“I 100 per cent hold the government responsible for my dad’s death,” Jo Goodman, 31, tells TThe Independent the day after the funeral of her dad Stuart Goodman, a former Evening Standard picture editor and photographer, who died from coronavirus aged 72. “They [the government] treated people like my dad as expendable and it was totally avoidable if they’d acted sooner.”
In November 2019, Stuart attended a routine scan at Norfolk and Norwich University Hospital (NNUH) following heart bypass surgery seven months earlier. During the scan doctors discovered a tumour on his spleen but believed it was a slow-moving and non-aggressive cancer so an exploratory biopsy was pencilled in the diary for after Christmas.
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On New Years’ Eve the World Health Organisation (WHO) received the first reports of a previously-unknown virus in Wuhan, China, causing severe cases of pneumonia. The coronavirus, as it was later identified, gathered pace throughout January and soon the city of 11 million people was placed in lockdown to contain the spread. Over 5,400 miles away the Goodman family were awaiting the results of Stuart’s biopsy.
On 18 March, Stuart and his wife Annie, 68, were invited to attend the diagnosis at NNUH. Jo and her 30-year-old brother Adam were anxious about their vulnerable father – who was over 70, mildly asthmatic, had undergone heart bypass surgery, and now likely in the early stages of cancer – sitting in a crowded waiting room with other vulnerable patients.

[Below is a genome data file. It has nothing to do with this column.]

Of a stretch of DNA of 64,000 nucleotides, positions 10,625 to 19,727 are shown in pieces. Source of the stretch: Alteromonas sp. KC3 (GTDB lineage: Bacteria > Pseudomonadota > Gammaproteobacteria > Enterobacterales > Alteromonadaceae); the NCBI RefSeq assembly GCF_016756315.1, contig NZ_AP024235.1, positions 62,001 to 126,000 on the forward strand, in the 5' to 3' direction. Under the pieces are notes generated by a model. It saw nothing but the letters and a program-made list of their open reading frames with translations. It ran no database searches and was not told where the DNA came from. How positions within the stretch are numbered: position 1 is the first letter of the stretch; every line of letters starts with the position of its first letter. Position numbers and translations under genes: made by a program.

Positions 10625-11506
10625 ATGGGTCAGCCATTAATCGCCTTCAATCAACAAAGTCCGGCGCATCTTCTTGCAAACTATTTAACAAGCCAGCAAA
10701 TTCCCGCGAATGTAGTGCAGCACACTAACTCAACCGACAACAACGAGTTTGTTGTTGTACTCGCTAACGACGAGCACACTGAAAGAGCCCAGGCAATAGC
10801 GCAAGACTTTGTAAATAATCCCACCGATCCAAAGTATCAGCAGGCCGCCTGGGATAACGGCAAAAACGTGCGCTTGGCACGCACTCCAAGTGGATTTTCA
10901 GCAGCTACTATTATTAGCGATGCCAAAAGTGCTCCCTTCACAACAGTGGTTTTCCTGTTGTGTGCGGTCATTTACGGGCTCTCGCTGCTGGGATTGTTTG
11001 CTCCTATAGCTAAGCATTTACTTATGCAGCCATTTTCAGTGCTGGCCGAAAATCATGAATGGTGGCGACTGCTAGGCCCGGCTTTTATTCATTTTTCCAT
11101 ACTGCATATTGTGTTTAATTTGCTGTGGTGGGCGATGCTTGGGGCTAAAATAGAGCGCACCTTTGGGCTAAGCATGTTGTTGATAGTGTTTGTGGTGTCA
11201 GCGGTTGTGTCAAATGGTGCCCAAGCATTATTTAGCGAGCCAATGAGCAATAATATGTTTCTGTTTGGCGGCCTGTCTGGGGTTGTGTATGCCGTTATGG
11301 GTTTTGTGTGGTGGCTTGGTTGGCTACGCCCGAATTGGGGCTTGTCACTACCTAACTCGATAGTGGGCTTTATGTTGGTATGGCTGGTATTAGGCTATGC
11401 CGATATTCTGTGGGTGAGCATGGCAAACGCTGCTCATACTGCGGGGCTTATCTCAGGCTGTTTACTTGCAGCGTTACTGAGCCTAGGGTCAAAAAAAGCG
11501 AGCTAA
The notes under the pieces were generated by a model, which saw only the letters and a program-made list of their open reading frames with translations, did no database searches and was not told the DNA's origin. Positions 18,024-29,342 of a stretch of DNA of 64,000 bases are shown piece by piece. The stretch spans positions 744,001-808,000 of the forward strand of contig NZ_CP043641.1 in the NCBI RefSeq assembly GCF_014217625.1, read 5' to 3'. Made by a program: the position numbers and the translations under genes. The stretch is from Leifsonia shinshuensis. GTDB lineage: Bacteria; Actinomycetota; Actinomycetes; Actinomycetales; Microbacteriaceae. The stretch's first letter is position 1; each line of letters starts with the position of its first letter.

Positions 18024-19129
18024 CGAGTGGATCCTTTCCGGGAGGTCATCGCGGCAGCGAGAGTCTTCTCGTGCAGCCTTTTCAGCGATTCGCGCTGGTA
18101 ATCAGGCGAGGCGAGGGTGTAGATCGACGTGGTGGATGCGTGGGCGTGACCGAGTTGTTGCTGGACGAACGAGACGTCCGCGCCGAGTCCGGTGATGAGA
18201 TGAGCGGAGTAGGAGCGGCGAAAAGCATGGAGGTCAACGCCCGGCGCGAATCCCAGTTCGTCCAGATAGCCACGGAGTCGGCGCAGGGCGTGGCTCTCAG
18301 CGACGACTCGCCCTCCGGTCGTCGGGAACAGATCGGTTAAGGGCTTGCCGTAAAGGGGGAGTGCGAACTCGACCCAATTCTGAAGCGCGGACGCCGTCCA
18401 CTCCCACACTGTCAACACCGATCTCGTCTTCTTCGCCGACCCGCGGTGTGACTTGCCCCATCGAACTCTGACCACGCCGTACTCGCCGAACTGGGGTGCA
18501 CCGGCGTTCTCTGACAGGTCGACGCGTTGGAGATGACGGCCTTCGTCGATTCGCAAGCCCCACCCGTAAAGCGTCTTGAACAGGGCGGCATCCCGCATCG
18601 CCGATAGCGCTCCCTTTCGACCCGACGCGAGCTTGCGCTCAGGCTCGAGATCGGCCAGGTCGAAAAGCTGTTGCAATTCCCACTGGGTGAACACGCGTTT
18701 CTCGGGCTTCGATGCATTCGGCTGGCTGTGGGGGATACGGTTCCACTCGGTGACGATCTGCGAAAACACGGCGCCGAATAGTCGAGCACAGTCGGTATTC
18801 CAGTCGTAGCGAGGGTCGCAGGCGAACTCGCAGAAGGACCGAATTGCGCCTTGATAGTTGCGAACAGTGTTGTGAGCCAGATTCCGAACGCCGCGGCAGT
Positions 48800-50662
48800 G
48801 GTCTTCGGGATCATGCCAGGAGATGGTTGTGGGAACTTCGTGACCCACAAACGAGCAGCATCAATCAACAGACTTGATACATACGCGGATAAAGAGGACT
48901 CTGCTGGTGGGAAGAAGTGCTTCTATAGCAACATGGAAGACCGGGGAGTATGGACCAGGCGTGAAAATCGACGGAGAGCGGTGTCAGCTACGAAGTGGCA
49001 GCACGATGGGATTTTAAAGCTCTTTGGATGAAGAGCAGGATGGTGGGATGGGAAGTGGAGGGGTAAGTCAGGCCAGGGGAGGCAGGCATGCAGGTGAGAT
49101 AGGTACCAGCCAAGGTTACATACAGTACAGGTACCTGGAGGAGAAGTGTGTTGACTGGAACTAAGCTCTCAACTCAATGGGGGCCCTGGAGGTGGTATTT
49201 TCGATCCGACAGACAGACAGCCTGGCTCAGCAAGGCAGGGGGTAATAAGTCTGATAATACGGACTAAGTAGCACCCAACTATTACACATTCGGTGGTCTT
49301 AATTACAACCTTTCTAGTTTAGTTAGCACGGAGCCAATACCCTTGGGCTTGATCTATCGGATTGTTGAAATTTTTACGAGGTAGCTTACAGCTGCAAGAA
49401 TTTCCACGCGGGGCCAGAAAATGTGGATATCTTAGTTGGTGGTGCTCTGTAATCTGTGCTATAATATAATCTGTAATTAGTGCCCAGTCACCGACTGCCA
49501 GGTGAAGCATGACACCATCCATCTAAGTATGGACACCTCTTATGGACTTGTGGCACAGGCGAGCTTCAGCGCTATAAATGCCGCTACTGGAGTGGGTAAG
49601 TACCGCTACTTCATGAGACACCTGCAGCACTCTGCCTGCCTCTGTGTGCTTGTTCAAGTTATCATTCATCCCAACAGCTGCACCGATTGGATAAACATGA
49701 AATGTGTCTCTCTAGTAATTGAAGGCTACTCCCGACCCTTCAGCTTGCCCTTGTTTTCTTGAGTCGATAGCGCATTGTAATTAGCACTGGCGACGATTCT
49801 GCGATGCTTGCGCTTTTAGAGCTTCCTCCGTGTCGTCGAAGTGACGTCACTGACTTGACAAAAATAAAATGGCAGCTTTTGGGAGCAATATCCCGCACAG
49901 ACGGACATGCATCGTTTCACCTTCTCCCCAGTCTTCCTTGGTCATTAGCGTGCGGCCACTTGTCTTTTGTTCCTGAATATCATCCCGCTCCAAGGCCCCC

By 18 March there had been 201 Covid-19 deaths in England and there would be a further 103 on that day alone. Although the government had released risk factors – age and underlying health conditions – it had not explicitly told vulnerable people to start shielding (that wouldn’t happen until 21 March when letters were sent to 1.5 million British homes).
Nevertheless Stuart and Annie had been self-isolating at home on the insistence of their children. The appointment was the first time they’d left the house in weeks. “We didn’t understand why, at that stage, the diagnosis couldn’t be done over the phone. My parents said they ‘wished they didn’t have to go’,” explains Jo.
Spokespersons for both the NNUH and NHS England told The Independent all decisions to invite patients in to the hospital in mid-March were based on government guidance.
“We have carefully followed the national Public Health England advice during the Covid-19 pandemic in what has been a fast moving and unprecedented situation,” they said. “This was government guidance and we changed policies on the back of that.”